With the semester coming to a firm close, that's it for degree seeking for a while in this household. It's sort of in the air if either of us will ever intend to go back for any reason, but it's not really consequential to our needs at the moment and, frankly, I don't think either of us want to consider it for at least a little while. We're both very tired.

As always, there's loose ends to clean up, and those ends typically fall into different categories, but it probably suffices to say that Kay's working the financial end of that equation and I'm working hard on the domestic. For a long time, I've subscribed to the notion that just because housework isn't paid doesn't mean it's without value, and it's largely industrial society and the new commodification of capitalism that really kind of creates that notional tendency. That said, at the moment, I am working pretty hard but Kay is working substantially harder - partially because some amount of overtime is mandatory but also because time and a half is too much for Kay to ignore in pursuit of paying off old debts.

This sounds extreme, but it's easier than what we were doing previously, where Kay was attempting to stack a 70 hour work week with two online classes where the teachers literally made no appearances on the forums they said they'd be active on - which left me to read through the coursework and structure a haphazard kind of lecture/study guide/research assistantship along with whatever else I was doing. (Once again, I think it's clear I had the easier job.) I have one minor task left to do that I agreed to and I'm clear on that count. All Kay has, then, is overtime, which is simpler and pays better.

I'm tired so stuff I'd normally do in pen gets typed here instead, but although I'm not really rushing to get into that Summer semester (I was considering it, but Kay made a case for me staying home in the temporary, and I conceded the issue because), I'm kind of rebuilding my syllabus based on how I felt about my first three sections of composition and a rethinking of my pedagogical direction. Not that I want to change course entirely, but that I can maintain a serious degree of rigor while changing my tone, rhetoric, and to a degree, my course load.

On one hand, the actual difficultly level of my course was not something I consider to be especially high, but I do think that my first year writing students were surprised that getting an A was more difficult than they anticipated. I'm not really sure how to take that - I don't really believe getting an A actually should be particularly easy, and not all classes of the same level are difficult in the same way - my largest concern is facilitating growth and maintaining a level of core competency that will at least facilitate a student's progress through their program. 101 seems ripe for me to restructure it towards students understanding their writing goals and audience and be able to differentiate between different writing methods and rudimentary capabilities (email writing is something first-year writers tend to be abysmal at strictly from a technical knowhow standpoint, for example). 102 seems better fitted towards my initial run at basic theory, research, and integration of multiple writing methods to produce a text.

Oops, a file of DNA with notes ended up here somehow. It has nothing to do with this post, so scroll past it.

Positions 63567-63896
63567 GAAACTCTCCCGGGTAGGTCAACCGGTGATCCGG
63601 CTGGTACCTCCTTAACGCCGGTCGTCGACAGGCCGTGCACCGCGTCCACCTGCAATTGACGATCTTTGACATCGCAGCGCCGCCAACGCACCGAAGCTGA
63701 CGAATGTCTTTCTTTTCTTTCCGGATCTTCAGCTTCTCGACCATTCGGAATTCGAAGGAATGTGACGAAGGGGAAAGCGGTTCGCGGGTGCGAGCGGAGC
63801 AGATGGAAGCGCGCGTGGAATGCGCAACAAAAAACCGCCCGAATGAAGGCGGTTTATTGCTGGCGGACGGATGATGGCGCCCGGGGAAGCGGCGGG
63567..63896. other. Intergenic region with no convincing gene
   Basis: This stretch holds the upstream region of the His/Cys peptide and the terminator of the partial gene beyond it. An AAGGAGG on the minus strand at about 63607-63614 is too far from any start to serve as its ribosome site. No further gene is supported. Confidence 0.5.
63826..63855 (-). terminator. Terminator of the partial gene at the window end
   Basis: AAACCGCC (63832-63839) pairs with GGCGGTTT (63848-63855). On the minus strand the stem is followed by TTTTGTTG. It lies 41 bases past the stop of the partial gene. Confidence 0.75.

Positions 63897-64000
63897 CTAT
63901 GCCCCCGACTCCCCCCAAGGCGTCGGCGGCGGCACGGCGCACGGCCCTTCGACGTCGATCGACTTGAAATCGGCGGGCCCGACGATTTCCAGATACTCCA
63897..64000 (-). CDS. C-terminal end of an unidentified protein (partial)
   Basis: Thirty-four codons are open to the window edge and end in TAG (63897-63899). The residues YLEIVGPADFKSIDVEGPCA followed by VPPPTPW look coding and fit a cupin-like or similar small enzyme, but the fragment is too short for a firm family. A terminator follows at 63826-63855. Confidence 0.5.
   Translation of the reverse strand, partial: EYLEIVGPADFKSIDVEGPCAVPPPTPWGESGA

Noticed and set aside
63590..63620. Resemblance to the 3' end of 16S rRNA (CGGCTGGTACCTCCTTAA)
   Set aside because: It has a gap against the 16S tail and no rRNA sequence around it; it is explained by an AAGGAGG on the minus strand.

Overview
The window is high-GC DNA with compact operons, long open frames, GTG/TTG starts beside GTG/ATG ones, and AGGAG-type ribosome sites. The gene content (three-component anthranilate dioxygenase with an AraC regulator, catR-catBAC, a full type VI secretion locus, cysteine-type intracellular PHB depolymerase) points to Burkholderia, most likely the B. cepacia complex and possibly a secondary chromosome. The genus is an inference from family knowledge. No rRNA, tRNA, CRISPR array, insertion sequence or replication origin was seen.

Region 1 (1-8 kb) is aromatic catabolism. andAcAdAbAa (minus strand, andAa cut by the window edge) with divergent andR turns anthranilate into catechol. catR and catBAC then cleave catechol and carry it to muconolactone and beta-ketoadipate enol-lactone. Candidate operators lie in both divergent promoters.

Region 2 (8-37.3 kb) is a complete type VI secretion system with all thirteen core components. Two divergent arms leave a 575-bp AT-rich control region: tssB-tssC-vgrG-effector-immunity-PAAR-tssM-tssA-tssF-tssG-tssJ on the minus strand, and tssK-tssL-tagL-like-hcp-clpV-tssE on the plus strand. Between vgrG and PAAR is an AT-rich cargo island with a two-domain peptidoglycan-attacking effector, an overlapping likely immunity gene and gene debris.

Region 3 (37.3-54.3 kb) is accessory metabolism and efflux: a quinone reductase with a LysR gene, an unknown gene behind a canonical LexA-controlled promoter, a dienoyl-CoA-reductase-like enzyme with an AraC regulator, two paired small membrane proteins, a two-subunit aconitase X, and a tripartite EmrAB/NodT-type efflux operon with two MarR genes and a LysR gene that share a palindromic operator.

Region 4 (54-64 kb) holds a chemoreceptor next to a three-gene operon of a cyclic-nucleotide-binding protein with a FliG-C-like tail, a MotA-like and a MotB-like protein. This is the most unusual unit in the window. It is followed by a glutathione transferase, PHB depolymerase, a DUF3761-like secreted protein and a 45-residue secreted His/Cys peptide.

Additionally, and this is difficult so adding this next layer and retaining coherence in the course is an issue, but I tend to believe the writing is an inherently creative enterprise. There is an element of 'art' to it that we generally refer to as style, but in attempting to foster a strong writing style, I see it take a drastic backseat to structure and form - partially because style is hard to judge objectively, and it's already often difficult to make the case to students that composition and rhetoric aren't entirely issues of empty style over objective substance. Threading the needle on this is mostly going to be about how I divide the semester and what kinds of criteria I lay out for the work I'd intend to assign - in composition. I'm in the position of attempting to reverse the curriculum for Creative Writing, making the case that this is a subject that carries over into everyday life more than most people would expect. But, maybe most importantly, I think that if I'm providing the tools and foundation to grow as a writer in either case, than I'm doing the job I'm hired to do. In any case, though, since I have a little time to read up on pedagogical methods, that's what I'll do.


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